The Liberal Democrats believe those who choose to use motorcycles and scooters should not be discouraged by government policies. The use of motorcycles and scooters is a matter of individual choice. So long as nobody else is likely to be harmed, it is not acceptable for the government to interfere in it.
- Ensure that specific facilities for motorcycles and scooters are included in public parking.
- Reduce taxes, tolls and other charges on motorcycles and scooters to no greater than a quarter that of cars.
- Allow motorcycles and scooters to use public transport corridors such as bus lanes.
- Permit motorcycles and scooters to filter between lanes of slow moving traffic.
- Create refuge areas for motorcycles and scooters in front of cars waiting at intersections to facilitate faster traffic flow.
- Ensure motorcycle and scooter safety is given the same priority as car safety in road design and construction.
- Encourage voluntary adoption of European CE standards of safety clothing for motorcyclists, accompanied by accurate labelling.
- Remove obstacles to the establishment of accessible rider training courses at moderate cost.
- Remove any requirement for front number plates.
- Permit novice riders to travel at the posted speed limit.
- Allow parking on the footpath where it is wide enough.
These measures are additional to the LDP’s policy on traffic laws, which includes:
- Set speed limits at, or slightly above, the 85th percentile. This would result in an increase of 10-30 km/h in the limit on roads where drivers feel it is safe to travel at such speeds, while perhaps leading to reductions on less safe roads.
- Give low priority to enforcement of any traffic laws intended to protect road users from themselves while having no impact on innocent victims.
Motorcycles and scooters represent an economical, convenient and environmentally favourable means of transport that also place fewer demands on roads and other infrastructure.
The benefits of motorcyclists
Many people choose to ride motorcycles and scooters for the sheer enjoyment they provide. However, there are also many practical reasons for using them.
Modern motorcycles and scooters are fuel efficient, cheap to operate and have low exhaust emissions. They are also mostly recyclable.
They represent a very efficient means of transport, occupying a quarter or less of the space required by a car and causing far less road wear. They require much less room to park and can utilise areas that are not suitable for cars.
For commuters, motorcycles and scooters represent a highly attractive option. They are not subject to the physical constraints of walking or cycling or the scheduling and over-crowding problems of public transport. They can handle traffic density far better than cars and substantially reduce traffic pressure, particularly when replacing single occupant car journeys.
Governments treat motorcycles like cars
Despite these advantages, state and federal governments regularly ignore motorcycles and scooters or treat them the same as cars. They are also subjected to regulatory controls based on historical perceptions about safety, noise, bikie gangs and other assumed evils.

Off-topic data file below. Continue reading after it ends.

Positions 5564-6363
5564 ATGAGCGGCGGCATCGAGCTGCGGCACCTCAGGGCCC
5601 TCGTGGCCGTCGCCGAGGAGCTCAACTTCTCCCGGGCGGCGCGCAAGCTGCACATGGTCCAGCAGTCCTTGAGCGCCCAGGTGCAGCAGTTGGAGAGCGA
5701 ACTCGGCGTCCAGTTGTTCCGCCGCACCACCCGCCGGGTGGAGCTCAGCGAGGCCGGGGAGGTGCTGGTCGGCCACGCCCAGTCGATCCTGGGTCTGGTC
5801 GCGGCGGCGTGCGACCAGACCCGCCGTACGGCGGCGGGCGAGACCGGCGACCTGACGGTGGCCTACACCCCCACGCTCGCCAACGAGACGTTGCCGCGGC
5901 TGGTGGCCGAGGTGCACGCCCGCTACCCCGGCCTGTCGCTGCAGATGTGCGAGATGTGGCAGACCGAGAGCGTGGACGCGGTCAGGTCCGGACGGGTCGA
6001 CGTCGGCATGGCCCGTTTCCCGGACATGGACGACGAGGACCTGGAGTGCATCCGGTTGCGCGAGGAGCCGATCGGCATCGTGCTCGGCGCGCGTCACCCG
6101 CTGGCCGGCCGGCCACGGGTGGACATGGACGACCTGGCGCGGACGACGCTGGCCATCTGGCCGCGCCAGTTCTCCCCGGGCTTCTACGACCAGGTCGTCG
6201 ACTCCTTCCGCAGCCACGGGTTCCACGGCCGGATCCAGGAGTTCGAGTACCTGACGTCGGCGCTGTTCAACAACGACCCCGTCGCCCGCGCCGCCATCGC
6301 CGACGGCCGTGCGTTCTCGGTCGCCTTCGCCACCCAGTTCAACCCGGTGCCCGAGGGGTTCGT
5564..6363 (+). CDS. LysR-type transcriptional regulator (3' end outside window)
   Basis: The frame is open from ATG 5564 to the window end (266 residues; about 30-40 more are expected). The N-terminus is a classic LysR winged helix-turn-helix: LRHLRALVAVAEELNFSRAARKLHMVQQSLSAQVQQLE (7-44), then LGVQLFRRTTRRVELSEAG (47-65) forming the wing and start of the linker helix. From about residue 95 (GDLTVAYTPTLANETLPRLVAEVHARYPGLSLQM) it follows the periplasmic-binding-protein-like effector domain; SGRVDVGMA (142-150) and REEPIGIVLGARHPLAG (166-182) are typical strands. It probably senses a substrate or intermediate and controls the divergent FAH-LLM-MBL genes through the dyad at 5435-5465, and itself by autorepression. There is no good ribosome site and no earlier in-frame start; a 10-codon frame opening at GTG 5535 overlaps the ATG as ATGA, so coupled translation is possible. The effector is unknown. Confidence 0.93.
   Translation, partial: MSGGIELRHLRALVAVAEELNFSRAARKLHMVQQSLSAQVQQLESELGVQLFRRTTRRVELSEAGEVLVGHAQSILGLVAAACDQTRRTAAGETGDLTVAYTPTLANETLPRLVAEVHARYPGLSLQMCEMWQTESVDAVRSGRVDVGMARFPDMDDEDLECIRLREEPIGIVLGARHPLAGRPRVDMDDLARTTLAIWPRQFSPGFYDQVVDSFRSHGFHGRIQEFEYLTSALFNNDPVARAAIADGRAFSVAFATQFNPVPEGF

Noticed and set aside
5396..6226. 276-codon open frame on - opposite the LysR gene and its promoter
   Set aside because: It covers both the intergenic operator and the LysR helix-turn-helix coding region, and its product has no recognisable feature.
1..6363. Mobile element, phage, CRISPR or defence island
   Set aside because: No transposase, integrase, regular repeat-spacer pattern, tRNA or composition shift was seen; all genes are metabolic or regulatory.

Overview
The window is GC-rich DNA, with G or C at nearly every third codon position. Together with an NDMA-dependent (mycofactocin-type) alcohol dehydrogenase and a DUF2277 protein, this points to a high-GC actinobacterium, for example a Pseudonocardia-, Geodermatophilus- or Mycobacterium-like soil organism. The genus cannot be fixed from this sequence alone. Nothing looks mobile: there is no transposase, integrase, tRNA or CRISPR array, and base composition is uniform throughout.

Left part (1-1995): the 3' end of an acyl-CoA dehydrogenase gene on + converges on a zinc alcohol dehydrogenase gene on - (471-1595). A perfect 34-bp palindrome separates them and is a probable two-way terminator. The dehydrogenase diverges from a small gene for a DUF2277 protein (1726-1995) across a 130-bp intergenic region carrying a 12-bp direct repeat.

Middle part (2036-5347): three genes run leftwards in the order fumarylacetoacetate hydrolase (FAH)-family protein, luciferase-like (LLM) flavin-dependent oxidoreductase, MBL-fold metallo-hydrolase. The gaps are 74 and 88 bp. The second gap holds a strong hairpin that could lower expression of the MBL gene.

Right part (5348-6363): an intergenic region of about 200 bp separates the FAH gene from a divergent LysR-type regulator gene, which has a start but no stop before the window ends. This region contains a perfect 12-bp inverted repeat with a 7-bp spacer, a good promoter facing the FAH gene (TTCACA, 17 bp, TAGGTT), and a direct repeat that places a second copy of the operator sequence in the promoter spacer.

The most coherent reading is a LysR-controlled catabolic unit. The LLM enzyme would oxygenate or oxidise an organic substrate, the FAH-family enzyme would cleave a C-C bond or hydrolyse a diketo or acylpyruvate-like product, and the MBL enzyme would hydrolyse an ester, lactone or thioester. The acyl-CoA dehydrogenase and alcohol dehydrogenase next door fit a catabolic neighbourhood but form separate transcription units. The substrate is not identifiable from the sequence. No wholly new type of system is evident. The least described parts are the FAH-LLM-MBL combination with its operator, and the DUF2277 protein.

Parking for motorcycles and scooters in cities tends to be in chronic short supply. In many cases motorcyclists are expected to use and pay for the same parking facilities as cars, despite requiring much smaller areas. Motorcycles are also more vulnerable to bumping by other vehicles and cannot safely display parking tickets, making certain types of parking unsuitable.
Cars are smaller and lighter than trucks and usually charged less to use motorways. Motorcycles are smaller and lighter than cars but are usually required to pay the same toll as cars. Taxes are also quite often the same as cars.
Motorcyclists are not always permitted to use public transport lanes, despite the fact that they almost never impede buses and other lane users.
The standards for road safety barriers are based on tests using cars, not motorcycles and scooters. Data on motorcycle safety is seriously deficient.
The safety of motorcycles and scooters is reduced by painting roads with slippery marking paint and using steel plates, hazardous crash barriers, rigid guide posts, and by placing light poles, posts and signs close to the roadway. Deteriorating roads are hazardous due to loose surfaces; cracks are repaired with slippery crack sealant; surfaces are grooved without adequate warning and loose gravel is used on sidetracks and repairs.
Europe has an objective system for rating safety clothing (CE) that allows motorcyclists to choose clothing suitable for their needs, but clothing that fails the European standard is sold in Australia and motorcyclists cannot identify it due to a lack of accurate labelling.
There are numerous barriers to the establishment of rider trader courses, not only the same as those faced by small businesses anywhere in Australia but also regulatory barriers relating to issues such as liability and business licensing. These affect rider training providers particularly severely. As a result there is a shortage of accessible, affordable rider training courses. The result is reduced levels of rider expertise and safety.
Front number plates on motorcycles and scooters are a hazard to riders and bystanders due to protuberances and sharp edges, as well as constituting an unnecessary cost. The motive for reintroducing them is simply to generate revenue from speed cameras.
Although the wearing of helmets makes great sense, it is not the role of the government to protect people from poor judgement so long as nobody else is harmed. Criminalising the non-wearing of helmets is an unacceptable intrusion into the realm of personal choice.
Limited speeds imposed on learners and probationary riders on freeways will slow other vehicles, cause frustration and result in antisocial behaviour by driving too close to the learner/P rider, particularly by those in heavy vehicles.